How to heal from the high emotional costs of financial scams
A businesswoman seated at a desk holds a hand to her face in worry.
There are millions of victims of financial fraud every year – and the problem is getting worse. Yet, because financial fraud normally occurs out of public view, many victims feel isolated and ashamed. The United States Department of Justice estimates that only 15% of victims of financial fraud report the crime because they are embarrassed, feel guilty, or think nothing can be done.
It’s typical for victims of financial fraud to experience all these emotions according to Dr. Williams. She adds that victims may also feel angry, violated, anxious, shocked, sad, and hopeless. Moreover, even a small loss can have a profound impact on victims.
“How [financial fraud] impacts you isn’t necessarily tied to how much money is lost,” explains Dr. Williams. Many victims of financial fraud are “tech-savvy and very intelligent” so no one is immune.
That’s true of Karen St. Esprit, a business owner in Pittsburgh whose checking and savings accounts were depleted after someone called claiming to be from her bank. The caller knew details about her financial history, including when she first opened her account, and even played the bank’s signature hold music.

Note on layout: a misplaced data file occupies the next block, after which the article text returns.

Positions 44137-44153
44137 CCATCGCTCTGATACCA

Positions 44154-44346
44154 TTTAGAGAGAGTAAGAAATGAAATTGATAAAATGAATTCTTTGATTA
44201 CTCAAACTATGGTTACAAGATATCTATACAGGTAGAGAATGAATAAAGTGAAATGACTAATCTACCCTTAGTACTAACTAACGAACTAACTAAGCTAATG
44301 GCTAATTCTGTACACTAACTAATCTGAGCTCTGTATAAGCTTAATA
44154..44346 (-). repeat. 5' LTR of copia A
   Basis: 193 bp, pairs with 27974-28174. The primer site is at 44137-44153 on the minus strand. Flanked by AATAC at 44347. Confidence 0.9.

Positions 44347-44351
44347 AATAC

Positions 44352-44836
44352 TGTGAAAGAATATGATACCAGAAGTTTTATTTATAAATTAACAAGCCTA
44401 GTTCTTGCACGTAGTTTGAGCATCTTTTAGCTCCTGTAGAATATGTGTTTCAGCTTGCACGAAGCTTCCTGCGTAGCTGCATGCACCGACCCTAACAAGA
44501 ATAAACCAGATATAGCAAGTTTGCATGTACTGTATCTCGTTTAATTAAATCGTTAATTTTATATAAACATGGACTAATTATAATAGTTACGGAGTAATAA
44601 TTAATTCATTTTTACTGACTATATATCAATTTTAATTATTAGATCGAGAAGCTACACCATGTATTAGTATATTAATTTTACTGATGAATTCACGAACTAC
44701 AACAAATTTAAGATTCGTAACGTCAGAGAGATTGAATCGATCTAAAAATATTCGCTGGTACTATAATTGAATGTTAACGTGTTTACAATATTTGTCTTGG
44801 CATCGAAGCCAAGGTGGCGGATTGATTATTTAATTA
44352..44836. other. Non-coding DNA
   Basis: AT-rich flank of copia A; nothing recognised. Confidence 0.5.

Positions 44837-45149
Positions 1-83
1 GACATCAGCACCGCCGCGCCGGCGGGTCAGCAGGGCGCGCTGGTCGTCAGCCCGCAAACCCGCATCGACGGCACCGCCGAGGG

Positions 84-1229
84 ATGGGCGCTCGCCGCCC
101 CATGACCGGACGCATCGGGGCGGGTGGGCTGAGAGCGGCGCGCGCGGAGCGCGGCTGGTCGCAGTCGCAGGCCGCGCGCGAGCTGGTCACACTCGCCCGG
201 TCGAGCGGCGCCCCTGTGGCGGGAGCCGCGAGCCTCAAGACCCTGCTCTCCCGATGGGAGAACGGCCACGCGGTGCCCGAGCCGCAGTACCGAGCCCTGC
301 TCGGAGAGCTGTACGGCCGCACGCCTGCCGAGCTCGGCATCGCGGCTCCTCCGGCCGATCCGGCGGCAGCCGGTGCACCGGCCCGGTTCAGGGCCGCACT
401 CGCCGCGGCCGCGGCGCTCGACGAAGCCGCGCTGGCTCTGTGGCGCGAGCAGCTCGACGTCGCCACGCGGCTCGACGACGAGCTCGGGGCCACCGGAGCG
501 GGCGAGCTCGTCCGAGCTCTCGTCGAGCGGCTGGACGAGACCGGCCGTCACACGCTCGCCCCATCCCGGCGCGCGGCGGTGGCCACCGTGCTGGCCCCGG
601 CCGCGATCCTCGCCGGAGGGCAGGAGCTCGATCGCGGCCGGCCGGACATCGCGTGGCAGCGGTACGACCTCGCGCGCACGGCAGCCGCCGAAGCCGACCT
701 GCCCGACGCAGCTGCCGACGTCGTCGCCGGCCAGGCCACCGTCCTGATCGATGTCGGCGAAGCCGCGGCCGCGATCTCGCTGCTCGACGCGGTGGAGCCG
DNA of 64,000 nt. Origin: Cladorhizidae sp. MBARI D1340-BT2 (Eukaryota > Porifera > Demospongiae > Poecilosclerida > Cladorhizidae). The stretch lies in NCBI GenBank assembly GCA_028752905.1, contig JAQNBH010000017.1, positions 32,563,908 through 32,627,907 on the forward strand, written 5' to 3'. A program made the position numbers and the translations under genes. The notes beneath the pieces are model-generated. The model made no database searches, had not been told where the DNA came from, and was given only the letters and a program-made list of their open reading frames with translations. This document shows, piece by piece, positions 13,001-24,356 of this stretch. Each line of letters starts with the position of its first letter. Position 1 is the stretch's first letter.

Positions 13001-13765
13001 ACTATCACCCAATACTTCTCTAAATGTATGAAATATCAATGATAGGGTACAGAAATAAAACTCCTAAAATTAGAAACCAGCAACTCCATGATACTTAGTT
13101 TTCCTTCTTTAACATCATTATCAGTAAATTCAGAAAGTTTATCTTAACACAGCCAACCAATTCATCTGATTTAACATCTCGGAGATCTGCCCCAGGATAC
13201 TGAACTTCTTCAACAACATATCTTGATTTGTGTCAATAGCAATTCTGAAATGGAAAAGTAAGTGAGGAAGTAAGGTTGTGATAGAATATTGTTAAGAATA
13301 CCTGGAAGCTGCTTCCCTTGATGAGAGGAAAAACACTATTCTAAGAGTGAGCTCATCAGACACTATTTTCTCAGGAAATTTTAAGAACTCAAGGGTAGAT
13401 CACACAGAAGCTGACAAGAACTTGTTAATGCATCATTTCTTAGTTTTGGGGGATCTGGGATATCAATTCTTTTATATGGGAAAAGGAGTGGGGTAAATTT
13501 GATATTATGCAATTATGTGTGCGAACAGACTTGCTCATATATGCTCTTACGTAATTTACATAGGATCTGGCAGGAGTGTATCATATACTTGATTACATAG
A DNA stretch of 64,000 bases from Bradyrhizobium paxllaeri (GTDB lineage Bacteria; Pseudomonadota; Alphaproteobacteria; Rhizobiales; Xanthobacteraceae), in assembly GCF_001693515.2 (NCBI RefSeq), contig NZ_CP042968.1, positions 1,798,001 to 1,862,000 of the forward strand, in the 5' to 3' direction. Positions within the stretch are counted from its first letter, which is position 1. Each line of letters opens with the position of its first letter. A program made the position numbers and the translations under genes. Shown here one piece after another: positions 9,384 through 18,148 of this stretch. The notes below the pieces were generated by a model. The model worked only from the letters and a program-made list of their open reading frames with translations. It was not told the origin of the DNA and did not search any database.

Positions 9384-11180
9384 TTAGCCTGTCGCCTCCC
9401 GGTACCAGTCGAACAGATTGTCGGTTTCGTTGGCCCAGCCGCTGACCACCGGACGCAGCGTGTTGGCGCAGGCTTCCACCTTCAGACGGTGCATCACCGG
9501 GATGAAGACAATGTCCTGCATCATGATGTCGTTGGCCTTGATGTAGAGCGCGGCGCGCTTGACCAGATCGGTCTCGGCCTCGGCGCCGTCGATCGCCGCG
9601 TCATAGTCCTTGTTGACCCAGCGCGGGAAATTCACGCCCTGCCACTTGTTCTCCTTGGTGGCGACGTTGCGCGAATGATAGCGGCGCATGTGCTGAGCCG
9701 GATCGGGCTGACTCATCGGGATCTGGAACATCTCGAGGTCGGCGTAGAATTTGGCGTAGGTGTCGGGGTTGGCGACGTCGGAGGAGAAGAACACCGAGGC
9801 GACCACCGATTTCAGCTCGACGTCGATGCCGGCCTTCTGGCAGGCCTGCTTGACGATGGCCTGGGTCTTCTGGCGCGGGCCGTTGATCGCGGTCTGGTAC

“I felt like someone invaded my privacy,” St. Esprit says, “How could they possibly have gotten into my [accounts]? I am very computer savvy. I am cautious about passwords and websites…I am embarrassed and hurt that I fell for this.” She had a hard time sleeping and didn’t initially share what happened with friends and family.
Although most financial fraud victims feel a range of emotions, the length and intensity of these feelings can vary widely. Some victims of financial fraud are upset for a few days and move on while others may develop full-fledged Post Traumatic Stress Disorder (PTSD). Some victims may have an uncomfortable relationship with money for years after experiencing financial fraud.
Dr. Williams says some victims ignore anything having to do with finances to the point that they can’t bring themselves to pay routine bills. Others save obsessively in case they are victimized again or go on spending sprees using the logic that they might as well enjoy themselves before someone steals from them again.
No matter how a victim of financial fraud reacts, Dr. Williams suggests the following steps to help people recover and repair their relationship with money.
Be empathetic to yourself: Victims should remind themselves that it’s not their fault they were taken advantage of and that they “don’t have control over what criminals do,” according to Dr. Williams. She adds that “scammers will probably always be around,” noting that many who commit financial fraud are “charismatic” and skilled at parting victims from their money.
Remind yourself you are not alone: Because victims of financial fraud are reluctant to talk about the crime, it’s easy for victims to feel alone. Dr. Williams thinks victims should remind themselves that financial fraud is “significantly underreported” and that they aren’t alone. This can help assuage feelings of guilt.